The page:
airdualbleedfault is offline  
Old 15th May 2019, 01:13
  #33 (permalink)  
 
Join Date: Aug 2004
Location: Melbourne, Australia
Posts: 7,402
MCAS caught out two crews six months apart.......and some here are pouring scorn on media attempts to explain a diabolical failure mode to an unsophisticated audience?
Sunfish is offline  
Old 15th May 2019, 01:42
  #34 (permalink)  
 
Join Date: Jan 2008
Location: Where I hang my hat.
Posts: 103
Originally Posted by Sunfish View Post
MCAS caught out two crews six months apart.......and some here are pouring scorn on media attempts to explain a diabolical failure mode to an unsophisticated audience?
Not a pilot, well here goes, I would have no problem flying in the Max8 when it returns to service, you see I don't fly with 3rd world airlines so I reckon I'm safe. I wouldn't mind a 10 second chat with the pilot beforehand, though.
Matt48 is offline  
Old 15th May 2019, 02:03
  #35 (permalink)  
 
Join Date: Oct 2017
Location: Tent
Posts: 347
Originally Posted by Matt48 View Post
Not a pilot, well here goes, I would have no problem flying in the Max8 when it returns to service, you see I don't fly with 3rd world airlines so I reckon I'm safe. I wouldn't mind a 10 second chat with the pilot beforehand, though.
Netherlands + United States = 583, still to be exceeded by a Third World airline/s.
Bend alot is offline  
Old 15th May 2019, 02:09
  #36 (permalink)  
 
Join Date: Mar 2013
Location: Doomagee
Age: 6
Posts: 628
Nobody here is saying MCAS was a great ideal that was well implemented.

Some are saying it’s hard to judge until the reports are out. Others are also adding that the trash that 60 minutes rolled out deliberately left out the fact that Runaway Stabiliser is a memory item.

If you don’t know the memory item you should at least know what the page number is!

Where I work if you don’t know a memory item you fail the sim session or line check. Some clown fumbling a checklist isn’t an accurate representation of what I would see in my workplace and suspect the same for the opposition.

Some on the forum will in the near future be flying a max so have more than a passing interest in the matter. To us it’s pretty real.
Berealgetreal is offline  
Old 15th May 2019, 02:54
  #37 (permalink)  
 
Join Date: Oct 2017
Location: Tent
Posts: 347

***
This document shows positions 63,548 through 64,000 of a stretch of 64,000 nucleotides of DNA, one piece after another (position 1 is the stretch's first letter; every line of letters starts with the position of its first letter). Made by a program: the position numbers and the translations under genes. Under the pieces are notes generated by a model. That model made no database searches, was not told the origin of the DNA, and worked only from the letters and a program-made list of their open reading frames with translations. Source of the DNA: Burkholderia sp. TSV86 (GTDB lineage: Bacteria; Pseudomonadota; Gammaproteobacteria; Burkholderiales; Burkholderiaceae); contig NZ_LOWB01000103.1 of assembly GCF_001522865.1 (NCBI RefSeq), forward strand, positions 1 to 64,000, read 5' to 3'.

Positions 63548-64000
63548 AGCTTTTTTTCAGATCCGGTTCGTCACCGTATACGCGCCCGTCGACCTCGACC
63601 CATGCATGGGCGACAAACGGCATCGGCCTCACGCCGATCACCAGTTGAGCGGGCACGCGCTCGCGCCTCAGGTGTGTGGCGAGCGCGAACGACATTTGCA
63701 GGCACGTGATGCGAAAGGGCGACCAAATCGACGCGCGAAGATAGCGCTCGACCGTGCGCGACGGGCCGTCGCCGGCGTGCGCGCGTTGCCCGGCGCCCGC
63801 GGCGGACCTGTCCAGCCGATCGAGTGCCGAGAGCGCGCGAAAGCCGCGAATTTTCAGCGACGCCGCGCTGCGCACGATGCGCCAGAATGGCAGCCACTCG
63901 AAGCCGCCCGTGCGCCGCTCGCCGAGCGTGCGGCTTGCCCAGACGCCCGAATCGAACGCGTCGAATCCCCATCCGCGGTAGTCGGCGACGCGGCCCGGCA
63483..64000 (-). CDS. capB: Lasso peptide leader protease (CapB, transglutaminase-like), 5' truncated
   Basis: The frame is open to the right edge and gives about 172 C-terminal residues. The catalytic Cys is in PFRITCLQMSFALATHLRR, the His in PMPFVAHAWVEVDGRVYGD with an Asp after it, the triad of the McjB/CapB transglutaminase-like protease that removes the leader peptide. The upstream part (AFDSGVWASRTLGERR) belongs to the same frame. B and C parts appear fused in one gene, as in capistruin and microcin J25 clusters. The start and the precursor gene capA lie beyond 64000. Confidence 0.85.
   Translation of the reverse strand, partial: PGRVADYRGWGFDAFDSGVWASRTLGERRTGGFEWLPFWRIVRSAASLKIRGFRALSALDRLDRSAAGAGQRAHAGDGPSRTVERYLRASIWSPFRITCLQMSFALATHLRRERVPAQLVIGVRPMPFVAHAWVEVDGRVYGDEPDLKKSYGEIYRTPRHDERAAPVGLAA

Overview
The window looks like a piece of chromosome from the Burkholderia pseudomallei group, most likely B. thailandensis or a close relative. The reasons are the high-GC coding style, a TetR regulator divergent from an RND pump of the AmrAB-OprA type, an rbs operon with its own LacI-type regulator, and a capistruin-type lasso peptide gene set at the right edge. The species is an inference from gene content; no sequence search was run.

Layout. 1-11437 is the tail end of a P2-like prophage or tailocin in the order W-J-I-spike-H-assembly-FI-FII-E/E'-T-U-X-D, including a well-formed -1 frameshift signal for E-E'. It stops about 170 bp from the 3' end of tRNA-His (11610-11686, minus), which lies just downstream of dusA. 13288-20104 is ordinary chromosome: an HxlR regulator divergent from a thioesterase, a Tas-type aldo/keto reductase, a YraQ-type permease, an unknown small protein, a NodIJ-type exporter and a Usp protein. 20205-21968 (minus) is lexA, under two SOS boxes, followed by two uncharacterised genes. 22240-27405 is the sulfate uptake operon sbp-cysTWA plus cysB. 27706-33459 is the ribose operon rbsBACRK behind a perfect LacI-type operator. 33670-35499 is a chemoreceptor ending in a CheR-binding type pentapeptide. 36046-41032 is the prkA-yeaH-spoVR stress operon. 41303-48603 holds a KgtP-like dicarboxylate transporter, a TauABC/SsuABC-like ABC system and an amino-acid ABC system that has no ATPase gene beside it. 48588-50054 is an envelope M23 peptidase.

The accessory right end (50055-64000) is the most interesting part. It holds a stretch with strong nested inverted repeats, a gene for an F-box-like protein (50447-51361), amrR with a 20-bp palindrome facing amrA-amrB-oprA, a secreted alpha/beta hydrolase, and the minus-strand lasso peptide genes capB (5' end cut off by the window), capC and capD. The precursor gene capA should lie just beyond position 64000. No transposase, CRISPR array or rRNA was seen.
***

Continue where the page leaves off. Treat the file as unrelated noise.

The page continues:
Originally Posted by Berealgetreal View Post
suspect the same for the opposition.
Strange word to use!

We do not know if 60 Minutes is aware of memory items, that my have been deliberately omitted by the "actors".


Bend alot is offline  
Old 16th May 2019, 04:41
  #38 (permalink)  
 
Join Date: Oct 2017
Location: Tent
Posts: 347
Pilot - Sam Graves may do the next 60 Minutes show.

57:50 mark - AoA's explained.

https://www.c-span.org/video/?460584...ircraft-safety
Bend alot is offline  
Old 1st Jun 2019, 23:00
  #39 (permalink)  
 
Join Date: Jan 2008
Location: Herts, UK
Posts: 733
For so many to keep complaining that this situation was straightforward and instantly recognisable trim runaway, thus just a matter of applying standard memory item...
is a bit disingenuous when post after post and pilot after pilot here have acknowledged it doesn't necessarily manifest as such. And certainly not at altitudes and flight regimes one might have the time to see it for what it was... or in fact, for what it wasn't !
HarryMann is offline  
Old 2nd Jun 2019, 04:15
  #40 (permalink)  
 
Join Date: Jan 2007
Location: Nth Queensland
Posts: 97
Cash for Comments on "60 minutes" therefore hardly reputable.
Wait for the final reports.
A far more interesting story might be researched on the fatal Air Niugini B737 ending up in the Lagoon, with accurate analysis in regards to crew training and checking. A follow up on the Air Niugini B737 doing Singapore to POM week before last and apparently doing an auto land after six attempts to land. instead of going to Cairns. Final reports still required.
According to Cairns Post newspaper Air Niugini are seeking to replace Cathay on the Hong Kong to Cairns route, when Cathay withdraw in October.
Petropavlovsk is offline  

Thread Tools
Search this Thread

Contact Us Archive Advertising Cookie Policy Privacy Statement Terms of Service

Copyright © 2018 MH Sub I, LLC dba Internet Brands. All rights reserved. Use of this site indicates your consent to the Terms of Use.